This is the fifth time I’ve written about the Great East Japan Earthquake for Chuo Online. There were two articles on Chuo University volunteer activities, which I co-authored and were published in 2012 and 2013. In the fall of 2012, I published a two-part essay on the legal and institutional issues that had come up during the recovery process. My article in the summer of 2013 was titled “Reconstruction Stuck at the Recovery Level,” in which I felt I had no choice but to report on the exhaustion and impoverishment facing disaster-stricken regions. I am writing this article with no more optimism, but with the mainstream media falling apart, I believe the only way to get the word out is for individuals to keep repeatedly speaking up about the issues.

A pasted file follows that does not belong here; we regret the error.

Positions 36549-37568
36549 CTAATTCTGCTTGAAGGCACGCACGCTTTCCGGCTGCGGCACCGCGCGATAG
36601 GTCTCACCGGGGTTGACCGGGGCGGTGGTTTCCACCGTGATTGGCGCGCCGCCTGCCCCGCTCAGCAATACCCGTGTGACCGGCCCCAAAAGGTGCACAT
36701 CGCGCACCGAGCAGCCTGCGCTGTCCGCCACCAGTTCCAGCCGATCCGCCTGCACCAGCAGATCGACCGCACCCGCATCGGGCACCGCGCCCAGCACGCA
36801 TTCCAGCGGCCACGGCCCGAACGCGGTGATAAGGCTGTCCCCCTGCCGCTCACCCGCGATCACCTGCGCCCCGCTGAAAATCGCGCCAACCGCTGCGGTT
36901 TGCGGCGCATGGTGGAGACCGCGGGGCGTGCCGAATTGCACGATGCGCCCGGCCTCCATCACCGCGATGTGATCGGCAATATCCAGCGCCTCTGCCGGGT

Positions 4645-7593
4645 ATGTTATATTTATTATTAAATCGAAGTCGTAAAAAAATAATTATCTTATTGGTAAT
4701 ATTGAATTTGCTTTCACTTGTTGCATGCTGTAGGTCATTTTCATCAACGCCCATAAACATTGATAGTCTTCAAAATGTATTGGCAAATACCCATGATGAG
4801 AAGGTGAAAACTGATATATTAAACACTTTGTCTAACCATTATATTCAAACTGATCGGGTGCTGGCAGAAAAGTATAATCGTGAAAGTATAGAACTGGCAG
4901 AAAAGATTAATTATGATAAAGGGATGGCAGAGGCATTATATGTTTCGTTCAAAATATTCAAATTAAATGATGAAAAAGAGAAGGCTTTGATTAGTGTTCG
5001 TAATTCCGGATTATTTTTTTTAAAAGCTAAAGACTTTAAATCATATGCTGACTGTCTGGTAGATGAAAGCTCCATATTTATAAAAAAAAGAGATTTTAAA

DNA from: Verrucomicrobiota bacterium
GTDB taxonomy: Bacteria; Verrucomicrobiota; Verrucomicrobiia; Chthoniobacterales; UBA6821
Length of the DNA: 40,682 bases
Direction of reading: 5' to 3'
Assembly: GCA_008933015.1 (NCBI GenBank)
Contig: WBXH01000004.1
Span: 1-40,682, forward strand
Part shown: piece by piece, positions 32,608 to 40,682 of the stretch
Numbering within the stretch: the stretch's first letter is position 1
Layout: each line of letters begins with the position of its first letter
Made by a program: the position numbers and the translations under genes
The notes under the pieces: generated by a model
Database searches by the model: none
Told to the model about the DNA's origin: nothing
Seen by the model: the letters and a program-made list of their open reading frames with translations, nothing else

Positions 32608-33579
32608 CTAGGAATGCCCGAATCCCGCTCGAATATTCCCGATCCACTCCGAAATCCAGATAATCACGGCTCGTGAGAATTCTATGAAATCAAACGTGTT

Starkly revealing the emptiness of a once civic-minded nation